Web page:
Born in Chicago in 1942, and edu-
cated at Harvard College and Harvard
Medical School, Crichton rose to fame
with his classic 1969 novel, "The An-
dromeda Strain." He immediately
emerged as a Hollywood production

force when the film version of the same
title was released a year later. Thus, in
his prosperous 1970s and early-1980s
this author continued to write generally
scientific novels and expanded his tal-
ents to directing movies.
From 1973 to 1984,Crichton wrote
and directed a plethora of films includ-
ing the movie adaptation of his novel
"The Great Train Robbery" (1978) star-
ring Sean Connery and Donald
Sutherland; the 1978 medical thriller,
"Coma," with Michael Douglas; and
one of the first of many Tom Selleck
star vehicles, "Runaway," also starring
Gene "The Heavy Metal Clown"
Simmons. But as the banality of
Crichton's projects became increas-
ingly unpopular, a lull in his mass film
production began as he dropped out of
the Hollywood limelight to focus on
writing books.
Eight years later, after having
authored a series of hit novels,
Crichton's "Rising Sun" (1992) came
to the big screen. It was a turning
point for this author who had not
conceived the plot for a successful
film in almost 10 years. It was also a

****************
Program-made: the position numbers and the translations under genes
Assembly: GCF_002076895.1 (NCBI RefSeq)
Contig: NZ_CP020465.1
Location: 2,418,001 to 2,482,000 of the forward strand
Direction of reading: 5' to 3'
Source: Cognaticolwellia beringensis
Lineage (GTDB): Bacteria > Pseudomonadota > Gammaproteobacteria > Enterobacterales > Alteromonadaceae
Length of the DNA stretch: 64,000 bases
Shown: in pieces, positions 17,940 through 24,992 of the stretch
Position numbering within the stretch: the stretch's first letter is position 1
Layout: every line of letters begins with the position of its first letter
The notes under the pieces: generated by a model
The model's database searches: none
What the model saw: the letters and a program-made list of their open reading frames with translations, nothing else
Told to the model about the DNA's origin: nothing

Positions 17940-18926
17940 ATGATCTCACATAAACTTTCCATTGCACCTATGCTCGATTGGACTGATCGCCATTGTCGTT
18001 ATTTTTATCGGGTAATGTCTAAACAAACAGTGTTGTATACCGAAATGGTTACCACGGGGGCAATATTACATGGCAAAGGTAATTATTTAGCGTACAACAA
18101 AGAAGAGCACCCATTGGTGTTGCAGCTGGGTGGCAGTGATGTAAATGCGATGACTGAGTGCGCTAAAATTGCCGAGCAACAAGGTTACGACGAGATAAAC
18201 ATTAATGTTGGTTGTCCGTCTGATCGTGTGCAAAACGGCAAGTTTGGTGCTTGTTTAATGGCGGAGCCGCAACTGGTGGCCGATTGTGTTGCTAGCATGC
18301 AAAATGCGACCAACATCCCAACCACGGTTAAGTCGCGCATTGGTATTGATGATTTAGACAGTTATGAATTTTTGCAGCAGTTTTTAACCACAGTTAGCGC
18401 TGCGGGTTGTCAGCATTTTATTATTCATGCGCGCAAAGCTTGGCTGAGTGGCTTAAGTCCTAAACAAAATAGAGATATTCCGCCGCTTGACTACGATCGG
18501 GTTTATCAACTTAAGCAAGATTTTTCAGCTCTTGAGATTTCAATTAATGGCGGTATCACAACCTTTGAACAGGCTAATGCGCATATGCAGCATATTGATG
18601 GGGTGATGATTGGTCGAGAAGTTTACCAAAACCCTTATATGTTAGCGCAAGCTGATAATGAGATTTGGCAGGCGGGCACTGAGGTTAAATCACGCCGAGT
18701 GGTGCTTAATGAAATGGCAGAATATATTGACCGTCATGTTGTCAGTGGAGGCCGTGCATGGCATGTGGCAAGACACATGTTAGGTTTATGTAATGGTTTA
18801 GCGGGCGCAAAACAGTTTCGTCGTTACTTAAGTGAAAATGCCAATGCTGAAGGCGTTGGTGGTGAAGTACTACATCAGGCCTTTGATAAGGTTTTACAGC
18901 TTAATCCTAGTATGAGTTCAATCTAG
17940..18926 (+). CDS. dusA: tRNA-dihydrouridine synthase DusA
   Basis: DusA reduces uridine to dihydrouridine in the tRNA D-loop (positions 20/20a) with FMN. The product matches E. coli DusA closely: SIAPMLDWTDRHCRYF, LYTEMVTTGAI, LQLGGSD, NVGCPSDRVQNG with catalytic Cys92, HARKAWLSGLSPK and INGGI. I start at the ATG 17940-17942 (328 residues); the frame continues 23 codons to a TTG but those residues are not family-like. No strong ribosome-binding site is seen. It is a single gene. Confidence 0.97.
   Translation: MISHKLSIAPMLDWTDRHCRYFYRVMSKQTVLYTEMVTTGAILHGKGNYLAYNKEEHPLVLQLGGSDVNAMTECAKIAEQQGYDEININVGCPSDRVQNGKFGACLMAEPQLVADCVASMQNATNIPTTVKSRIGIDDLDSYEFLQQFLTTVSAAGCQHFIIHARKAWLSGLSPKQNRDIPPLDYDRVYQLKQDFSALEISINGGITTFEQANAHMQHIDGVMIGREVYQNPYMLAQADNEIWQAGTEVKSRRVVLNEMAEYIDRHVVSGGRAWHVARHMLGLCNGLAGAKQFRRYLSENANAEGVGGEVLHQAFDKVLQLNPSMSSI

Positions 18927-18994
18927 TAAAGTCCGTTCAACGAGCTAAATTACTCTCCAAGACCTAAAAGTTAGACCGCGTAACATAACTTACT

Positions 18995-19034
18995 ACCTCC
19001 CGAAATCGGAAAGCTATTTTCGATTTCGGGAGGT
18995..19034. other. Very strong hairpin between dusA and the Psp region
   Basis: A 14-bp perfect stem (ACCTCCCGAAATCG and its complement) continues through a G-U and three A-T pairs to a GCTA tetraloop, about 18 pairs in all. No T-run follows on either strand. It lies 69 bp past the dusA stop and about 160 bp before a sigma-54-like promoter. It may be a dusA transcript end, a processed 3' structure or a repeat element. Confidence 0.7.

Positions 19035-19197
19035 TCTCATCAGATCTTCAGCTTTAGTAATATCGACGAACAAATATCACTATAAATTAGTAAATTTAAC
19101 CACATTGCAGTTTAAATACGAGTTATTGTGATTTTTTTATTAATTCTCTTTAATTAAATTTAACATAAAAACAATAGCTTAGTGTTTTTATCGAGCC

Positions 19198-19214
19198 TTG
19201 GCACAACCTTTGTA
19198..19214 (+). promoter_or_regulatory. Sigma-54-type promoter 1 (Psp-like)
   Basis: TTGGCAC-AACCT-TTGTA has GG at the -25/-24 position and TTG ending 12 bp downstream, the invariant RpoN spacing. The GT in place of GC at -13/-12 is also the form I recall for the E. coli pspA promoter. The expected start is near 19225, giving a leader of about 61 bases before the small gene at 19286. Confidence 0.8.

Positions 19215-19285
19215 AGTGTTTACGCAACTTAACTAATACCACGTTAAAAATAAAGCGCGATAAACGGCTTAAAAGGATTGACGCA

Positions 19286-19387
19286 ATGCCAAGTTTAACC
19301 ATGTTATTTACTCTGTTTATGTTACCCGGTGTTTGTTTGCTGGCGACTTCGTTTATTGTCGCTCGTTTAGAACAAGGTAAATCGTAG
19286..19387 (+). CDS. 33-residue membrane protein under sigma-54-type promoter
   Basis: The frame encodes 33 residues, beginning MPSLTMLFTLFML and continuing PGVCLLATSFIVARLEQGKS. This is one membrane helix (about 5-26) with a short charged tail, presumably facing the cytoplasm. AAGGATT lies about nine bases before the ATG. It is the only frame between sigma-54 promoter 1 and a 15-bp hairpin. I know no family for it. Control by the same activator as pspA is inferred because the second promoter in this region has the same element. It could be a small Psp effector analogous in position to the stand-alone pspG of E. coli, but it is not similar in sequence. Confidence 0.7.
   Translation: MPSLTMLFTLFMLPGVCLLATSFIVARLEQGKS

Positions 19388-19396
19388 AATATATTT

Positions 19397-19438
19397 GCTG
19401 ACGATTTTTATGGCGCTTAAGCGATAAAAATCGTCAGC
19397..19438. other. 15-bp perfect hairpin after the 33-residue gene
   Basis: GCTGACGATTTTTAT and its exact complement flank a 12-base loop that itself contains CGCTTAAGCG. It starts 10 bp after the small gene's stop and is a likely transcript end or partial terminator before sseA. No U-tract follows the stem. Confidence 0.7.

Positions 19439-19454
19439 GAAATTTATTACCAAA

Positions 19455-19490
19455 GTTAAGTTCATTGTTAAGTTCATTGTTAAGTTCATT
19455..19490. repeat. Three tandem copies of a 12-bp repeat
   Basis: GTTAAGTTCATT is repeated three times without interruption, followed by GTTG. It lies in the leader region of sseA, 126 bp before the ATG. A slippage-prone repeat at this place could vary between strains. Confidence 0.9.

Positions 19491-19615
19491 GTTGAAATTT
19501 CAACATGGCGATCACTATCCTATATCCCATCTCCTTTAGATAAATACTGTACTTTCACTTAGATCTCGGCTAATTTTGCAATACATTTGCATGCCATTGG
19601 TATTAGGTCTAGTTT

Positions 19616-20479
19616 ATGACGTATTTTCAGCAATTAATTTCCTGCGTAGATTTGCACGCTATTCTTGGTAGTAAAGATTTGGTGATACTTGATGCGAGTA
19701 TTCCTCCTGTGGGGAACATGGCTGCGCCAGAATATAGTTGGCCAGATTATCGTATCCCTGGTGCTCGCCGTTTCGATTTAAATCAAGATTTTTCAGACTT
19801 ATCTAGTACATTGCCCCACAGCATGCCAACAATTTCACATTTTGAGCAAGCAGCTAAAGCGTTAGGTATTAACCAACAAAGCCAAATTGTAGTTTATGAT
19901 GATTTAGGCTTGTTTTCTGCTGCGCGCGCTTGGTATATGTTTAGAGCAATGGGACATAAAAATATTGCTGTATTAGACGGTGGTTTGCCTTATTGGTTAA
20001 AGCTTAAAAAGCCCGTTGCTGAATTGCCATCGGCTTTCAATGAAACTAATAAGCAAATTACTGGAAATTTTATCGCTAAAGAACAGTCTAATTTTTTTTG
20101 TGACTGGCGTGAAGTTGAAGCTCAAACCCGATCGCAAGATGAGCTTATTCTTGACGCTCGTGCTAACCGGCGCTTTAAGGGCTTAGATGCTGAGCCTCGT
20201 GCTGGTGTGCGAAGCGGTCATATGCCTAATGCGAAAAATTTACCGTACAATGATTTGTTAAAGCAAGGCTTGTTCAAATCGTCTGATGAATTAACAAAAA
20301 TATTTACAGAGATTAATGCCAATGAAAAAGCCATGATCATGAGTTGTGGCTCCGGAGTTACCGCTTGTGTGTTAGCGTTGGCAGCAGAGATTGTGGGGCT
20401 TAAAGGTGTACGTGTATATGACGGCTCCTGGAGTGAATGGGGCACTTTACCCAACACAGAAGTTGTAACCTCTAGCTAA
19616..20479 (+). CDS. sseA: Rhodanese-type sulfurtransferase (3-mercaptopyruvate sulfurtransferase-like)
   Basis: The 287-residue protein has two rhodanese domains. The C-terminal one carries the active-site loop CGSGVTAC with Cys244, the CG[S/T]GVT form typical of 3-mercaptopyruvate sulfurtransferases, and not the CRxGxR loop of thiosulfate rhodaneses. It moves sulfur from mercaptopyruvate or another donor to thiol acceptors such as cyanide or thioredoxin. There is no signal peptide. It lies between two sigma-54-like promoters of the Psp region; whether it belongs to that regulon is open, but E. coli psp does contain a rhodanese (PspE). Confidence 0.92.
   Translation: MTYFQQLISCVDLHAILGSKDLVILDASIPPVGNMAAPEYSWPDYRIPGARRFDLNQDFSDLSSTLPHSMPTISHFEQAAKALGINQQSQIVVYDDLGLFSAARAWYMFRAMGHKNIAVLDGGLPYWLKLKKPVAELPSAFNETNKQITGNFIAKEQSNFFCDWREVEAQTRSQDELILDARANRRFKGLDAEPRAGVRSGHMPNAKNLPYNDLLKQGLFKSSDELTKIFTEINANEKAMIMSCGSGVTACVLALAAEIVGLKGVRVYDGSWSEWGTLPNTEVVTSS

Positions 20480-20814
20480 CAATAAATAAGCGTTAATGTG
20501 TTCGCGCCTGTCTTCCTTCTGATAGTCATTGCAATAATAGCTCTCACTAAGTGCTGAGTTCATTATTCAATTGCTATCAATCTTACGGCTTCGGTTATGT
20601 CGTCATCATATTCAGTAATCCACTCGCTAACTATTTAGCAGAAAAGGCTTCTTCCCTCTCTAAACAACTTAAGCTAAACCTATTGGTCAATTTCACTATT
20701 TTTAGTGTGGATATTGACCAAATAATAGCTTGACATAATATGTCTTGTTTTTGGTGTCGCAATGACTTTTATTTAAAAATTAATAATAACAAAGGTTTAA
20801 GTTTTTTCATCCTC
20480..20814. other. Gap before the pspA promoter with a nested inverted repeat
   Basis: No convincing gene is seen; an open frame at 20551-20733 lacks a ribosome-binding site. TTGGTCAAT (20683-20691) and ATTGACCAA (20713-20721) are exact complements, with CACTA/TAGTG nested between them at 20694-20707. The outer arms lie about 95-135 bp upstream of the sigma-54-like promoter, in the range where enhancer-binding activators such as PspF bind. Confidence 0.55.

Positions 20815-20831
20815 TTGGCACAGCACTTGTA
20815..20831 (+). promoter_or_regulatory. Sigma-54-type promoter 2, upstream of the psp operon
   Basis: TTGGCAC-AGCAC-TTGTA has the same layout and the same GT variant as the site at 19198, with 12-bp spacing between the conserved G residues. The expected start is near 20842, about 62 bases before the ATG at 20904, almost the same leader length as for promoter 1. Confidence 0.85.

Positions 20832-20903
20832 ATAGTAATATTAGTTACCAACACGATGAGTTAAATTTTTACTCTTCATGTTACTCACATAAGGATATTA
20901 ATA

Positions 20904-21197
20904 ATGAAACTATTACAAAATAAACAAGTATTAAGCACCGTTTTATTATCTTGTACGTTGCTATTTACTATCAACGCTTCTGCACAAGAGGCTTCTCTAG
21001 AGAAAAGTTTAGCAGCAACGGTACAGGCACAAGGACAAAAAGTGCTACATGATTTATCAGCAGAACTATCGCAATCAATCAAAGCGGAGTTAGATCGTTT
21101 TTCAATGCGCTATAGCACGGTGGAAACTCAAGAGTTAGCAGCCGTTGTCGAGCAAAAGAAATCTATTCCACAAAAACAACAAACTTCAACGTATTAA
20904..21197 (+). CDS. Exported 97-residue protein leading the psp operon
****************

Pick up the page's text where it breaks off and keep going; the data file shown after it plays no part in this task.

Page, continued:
turning point in his abilities as a story
creator; his work became less techno-
logical (although his three latest works
still incorporate scientific innova-
tions) and more diversified.
Following the capitalist tirade on
Japanese corporate take-overs in "Ris-
ing Sun" came "Jurassic Park" (1993),
the most popular Crichton film and

linds in "Disclosure."
~ti1 rsing
most successful motion picture ever.
Yet while this movie is rich in com-
puter animation and special effects, it
is nevertheless poor in execution. The
extremely outlandish story - about
the re-generation of dinosaurs through
DNA replication- that Crichton pre-
sented with intrigue and horror in his
novel was compromised like none of
his books before.
Incorporating science and tech-
nology into a diverse range of themes
and story lines, Michael Crichton has
made a career of writing best selling
novels which are adapted into gener-
ally engaging films.
His style of fiction interests areader
or movie-watcher who seeks action
and adventure along with intellectual
and engaging drama. And his recent
recognition as a popular cultural icon
has helped to extend Crichton's reper-
toire to television, where his hospital
emergency room drama creation,
"E.R.," is a hit.
Although the quality of his movies
and novels has certainly varied over the
past few years, Michael Crichton's
work still remains interesting and ex'
citing entertainment. So let'sjust hope
his commentary on sexual harassment,
"Disclosure," (as well as the film ver-
sion of another bestseller, "Congo,"
which is set for release in the Summer
of 1995) re-generates the magic
Crichton last possessed with "Rising
Sun." This author-extraordinaire is
undoubtedly far from extinction.